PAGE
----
For the purposes of this article, I'll define reputations as nonbinary scores that are shared between e-mail servers and are persistent (though changing) over time. If you think about it, black hole listing services and distributed checksums systems are really binary reputation systems.
Blacklists allow you to block messages using header IP addresses, senders, and other criteria in an e-mail message. If you don't want to receive e-mail from a particular server, just put the appropriate criterion that uniquely identifies the server on your static blacklist.
Want to share static blacklists with others? Set up your own blackhole listing service. Examples of such services are Kelkea MAPS and SORBS. A blackhole listing service such as SORBS is usually (though doesn't have to be) implemented by the spam-blocking e-mail administrator, essentially as a dynamic blacklist. In other words, messages originating from IP addresses/mail servers on the dynamic blacklist are blocked. Alternatively, the services can be used as an input to message-scoring systems such as SpamAssassin.
Distributed checksums are another example of binary reputation systems. In the case of Vipul's Razor, if a message is considered to be spam its signature is added to the list and reported to other Razor servers. Similar in nature to static blacklists and blackhole listing, distributed checksums can be considered binary reputation systems. Either your e-mail message is on the list (and probably blocked) or it's not and allowed through. Again, the collaborative services can be used as part of a message score for "spaminess" in systems like SpamAssassin.
Not surprisingly, many spammers quickly published SPF records for their domains. This is due to the fact that spammer domain owners (like all domain owners) are responsible for publishing SPF records for their own domains. As a result, the SPF backers/protocol designers had to endorse another method to catch spammers plying their trade, and the obvious choice was combining domain authentication with reputations.
The idea is that once spammers identify themselves without question via SPF, recipients block spam by using the reputations associated with the spammers' well-known SPF-identified mail servers sending the trash. SPF's site calls the new approach the Aspen Framework and it was under active discussion at the time this article was written. The combination of authentication with reputation should make spammers even easier to identify.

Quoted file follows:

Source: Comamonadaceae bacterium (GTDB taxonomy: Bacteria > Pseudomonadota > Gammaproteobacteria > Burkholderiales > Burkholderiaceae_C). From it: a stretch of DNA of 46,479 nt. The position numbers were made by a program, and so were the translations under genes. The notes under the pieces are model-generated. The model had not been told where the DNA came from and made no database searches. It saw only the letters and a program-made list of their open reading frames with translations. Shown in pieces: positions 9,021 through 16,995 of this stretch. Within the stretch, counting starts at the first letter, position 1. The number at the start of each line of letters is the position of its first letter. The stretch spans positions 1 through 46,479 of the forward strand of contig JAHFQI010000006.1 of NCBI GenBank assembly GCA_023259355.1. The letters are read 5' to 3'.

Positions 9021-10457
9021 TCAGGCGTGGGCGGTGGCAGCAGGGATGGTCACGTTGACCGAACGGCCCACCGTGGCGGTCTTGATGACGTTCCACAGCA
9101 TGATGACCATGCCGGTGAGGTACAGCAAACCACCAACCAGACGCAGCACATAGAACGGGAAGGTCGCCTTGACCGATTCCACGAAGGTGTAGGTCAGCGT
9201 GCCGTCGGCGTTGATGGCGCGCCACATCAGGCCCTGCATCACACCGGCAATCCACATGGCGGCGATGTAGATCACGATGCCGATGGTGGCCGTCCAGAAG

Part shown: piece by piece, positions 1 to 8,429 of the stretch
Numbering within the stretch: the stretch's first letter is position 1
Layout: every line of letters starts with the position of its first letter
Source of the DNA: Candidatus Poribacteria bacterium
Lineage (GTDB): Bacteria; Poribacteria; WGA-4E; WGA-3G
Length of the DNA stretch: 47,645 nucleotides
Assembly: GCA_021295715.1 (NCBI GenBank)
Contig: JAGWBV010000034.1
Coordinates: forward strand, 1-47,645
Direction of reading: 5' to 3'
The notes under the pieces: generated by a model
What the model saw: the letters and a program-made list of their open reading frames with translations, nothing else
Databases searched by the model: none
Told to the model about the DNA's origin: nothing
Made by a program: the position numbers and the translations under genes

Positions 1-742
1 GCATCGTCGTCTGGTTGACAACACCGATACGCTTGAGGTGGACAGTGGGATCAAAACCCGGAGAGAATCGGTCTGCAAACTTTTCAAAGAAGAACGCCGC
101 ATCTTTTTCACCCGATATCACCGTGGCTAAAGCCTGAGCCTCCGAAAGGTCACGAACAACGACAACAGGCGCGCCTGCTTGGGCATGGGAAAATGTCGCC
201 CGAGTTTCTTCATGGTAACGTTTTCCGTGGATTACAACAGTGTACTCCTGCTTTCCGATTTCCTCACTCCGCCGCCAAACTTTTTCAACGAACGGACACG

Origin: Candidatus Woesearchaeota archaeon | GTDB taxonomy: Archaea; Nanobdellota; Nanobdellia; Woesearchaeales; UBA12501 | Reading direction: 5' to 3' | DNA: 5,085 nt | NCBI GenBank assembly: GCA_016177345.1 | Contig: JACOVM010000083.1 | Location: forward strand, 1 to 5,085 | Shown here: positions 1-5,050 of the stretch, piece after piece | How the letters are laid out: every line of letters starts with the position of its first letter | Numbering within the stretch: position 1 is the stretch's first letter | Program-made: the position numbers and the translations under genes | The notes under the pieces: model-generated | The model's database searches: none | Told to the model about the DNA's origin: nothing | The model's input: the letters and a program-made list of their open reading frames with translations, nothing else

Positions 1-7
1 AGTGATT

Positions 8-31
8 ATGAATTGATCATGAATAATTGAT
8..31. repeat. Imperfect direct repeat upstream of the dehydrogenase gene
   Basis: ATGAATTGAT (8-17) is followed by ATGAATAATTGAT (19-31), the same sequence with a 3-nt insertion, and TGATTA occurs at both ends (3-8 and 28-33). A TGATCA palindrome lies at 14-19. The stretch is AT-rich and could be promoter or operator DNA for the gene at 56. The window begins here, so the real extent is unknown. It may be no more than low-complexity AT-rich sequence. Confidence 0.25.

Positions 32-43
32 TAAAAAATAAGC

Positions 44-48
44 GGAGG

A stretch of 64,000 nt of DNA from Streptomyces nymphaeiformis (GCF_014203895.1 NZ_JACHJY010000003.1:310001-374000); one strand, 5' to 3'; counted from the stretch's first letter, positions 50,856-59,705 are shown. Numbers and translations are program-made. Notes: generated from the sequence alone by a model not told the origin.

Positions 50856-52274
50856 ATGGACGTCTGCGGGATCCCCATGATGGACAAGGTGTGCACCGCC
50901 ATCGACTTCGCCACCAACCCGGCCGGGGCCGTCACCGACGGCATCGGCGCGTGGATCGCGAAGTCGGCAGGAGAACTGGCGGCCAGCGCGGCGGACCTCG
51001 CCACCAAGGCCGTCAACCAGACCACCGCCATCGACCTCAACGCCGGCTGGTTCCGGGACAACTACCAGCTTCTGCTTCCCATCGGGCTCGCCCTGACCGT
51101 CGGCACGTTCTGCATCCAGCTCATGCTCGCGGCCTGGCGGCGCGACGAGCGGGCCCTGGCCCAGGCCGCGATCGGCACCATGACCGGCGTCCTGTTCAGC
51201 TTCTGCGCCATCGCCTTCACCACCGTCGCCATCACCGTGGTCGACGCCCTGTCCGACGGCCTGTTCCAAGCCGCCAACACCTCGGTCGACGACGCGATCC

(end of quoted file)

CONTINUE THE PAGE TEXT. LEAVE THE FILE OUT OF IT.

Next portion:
A GOSSiP identity is the sender's IP address paired with the right-hand side of the MAIL FROM field. Each identity is assigned a score, which consists of three attributes:
Integral to the GOSSiP system is a feedback mechanism from the anti-spam software running on the local mail server to the GOSSiP server. Without feedback, GOSSiP would not be able to update its reputation. Currently, only SpamAssassin has hooks to send feedback to the GOSSiP server so it can update the reputation of its identities. The feedback to the GOSSiP server consists of the message ID and a binary value, indicating the message associated with that message ID was either spam or non-spam.
Figure 1 shows the flow of an inbound message and the interaction between GOSSiP servers in a GOSSiP-enabled e-mail infrastructure setup.
Reputations could be used for addressing other security issues, such as phishing, but this particular application of reputations hasn't happened yet, at least on a large scale. GOSSiP is a freely available reputation software and system that can be used in the fight against spam. While the code is in early alpha stages, it is certainly worth watching and learning more about if for no other reason than to understand how anti-spam vendors might be implementing their own nonpublic reputation systems.
© 2008 SYS-CON Media Inc.